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A federal district court just issued its first ruling in Bronner v. Duggan, a case brought by several prominent members of the American Studies Association against the group and its officers. The plaintiffs contend that the ASA's adoption of a boycott of Israel violated its own rules and procedures, as well as general laws regulating corporations and nonprofits.
I noted the case in these columns when it was filed a year ago, and helped advise the plaintiffs' legal team. Back then, Palestine Legal—an activist group that provided legal advice to the ASA during its adoption of the boycott—claimed the lawsuit was designed to "chill speech supporting Palestinian rights," and predicted the lawsuit would be would "thrown out by the court."
Instead, a Memorandum Opinion by Judge Rudolph Contreras of the U.S. District Court for the District of Columbia denied the defendants' demands for dismissal of most of the plaintiffs' causes of action (waste, breach of contract and violation of the D.C. Nonprofit Corporation Act).
The court rejected what was perhaps the defendants' most vocal contention, which invoked the First Amendment. They claimed the group had a broad "right to engage in a boycott," and that enforcing the group's own associations rules, or general provisions of corporate law, would infringe on their free speech. The judge noted the obvious—the dispute does not involve any state action, but rather members of an organization seeking to enforce the group's own private rules and arrangements. Judicial enforcement of contractual arrangements does not constitute state action, and the defendants were surely unwise to rely on famous outlier cases such as Shelley v. Kraemer. Moreover, the fact that complying with the requirements of the D.C. nonprofit code might make it harder for the association to pass boycotts does not make it a First Amendment issue.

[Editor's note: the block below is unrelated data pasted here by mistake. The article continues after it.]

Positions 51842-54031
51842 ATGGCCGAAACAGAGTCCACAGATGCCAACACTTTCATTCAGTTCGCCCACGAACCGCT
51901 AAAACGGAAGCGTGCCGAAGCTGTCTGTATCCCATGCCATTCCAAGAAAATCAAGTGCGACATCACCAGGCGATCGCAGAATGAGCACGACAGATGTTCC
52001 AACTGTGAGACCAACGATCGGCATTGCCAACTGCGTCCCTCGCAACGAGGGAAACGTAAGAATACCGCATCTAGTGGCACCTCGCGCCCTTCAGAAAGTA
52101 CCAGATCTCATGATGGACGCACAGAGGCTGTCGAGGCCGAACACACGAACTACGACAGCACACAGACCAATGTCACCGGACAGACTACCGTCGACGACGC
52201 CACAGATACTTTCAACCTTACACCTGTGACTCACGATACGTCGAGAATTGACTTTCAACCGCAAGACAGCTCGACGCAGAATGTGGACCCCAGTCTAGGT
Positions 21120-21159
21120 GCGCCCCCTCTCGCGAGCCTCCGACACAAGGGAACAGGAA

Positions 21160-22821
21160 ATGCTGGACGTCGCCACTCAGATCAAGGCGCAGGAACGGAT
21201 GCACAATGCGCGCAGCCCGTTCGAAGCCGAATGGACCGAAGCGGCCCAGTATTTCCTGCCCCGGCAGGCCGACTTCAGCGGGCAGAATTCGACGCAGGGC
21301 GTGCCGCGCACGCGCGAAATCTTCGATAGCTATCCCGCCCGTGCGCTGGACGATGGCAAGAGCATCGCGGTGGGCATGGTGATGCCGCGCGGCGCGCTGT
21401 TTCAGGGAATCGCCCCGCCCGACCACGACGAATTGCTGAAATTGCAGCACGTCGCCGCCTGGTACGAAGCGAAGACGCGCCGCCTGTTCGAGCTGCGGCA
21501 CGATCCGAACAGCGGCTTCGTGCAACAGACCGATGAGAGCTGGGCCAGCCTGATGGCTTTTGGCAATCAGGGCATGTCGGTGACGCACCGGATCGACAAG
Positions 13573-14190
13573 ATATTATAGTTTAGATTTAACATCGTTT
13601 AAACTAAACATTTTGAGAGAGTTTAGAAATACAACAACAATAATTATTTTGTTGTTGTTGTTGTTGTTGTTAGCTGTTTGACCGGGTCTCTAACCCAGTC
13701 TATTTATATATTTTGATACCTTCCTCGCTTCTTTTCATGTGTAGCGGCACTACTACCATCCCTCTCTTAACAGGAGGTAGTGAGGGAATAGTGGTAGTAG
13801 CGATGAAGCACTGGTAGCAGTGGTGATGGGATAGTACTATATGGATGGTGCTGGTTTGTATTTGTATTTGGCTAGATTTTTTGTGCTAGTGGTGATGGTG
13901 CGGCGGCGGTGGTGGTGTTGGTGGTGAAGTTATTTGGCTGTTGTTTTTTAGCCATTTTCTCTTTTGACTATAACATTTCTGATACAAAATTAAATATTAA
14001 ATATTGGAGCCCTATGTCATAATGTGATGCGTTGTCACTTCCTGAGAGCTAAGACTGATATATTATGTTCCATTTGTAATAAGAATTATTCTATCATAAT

The ASA case will now proceed to discovery, which may shed more light on the full circumstances and considerations that lead a group of academics to adopt a unique boycott of a foreign country's academic institutions.
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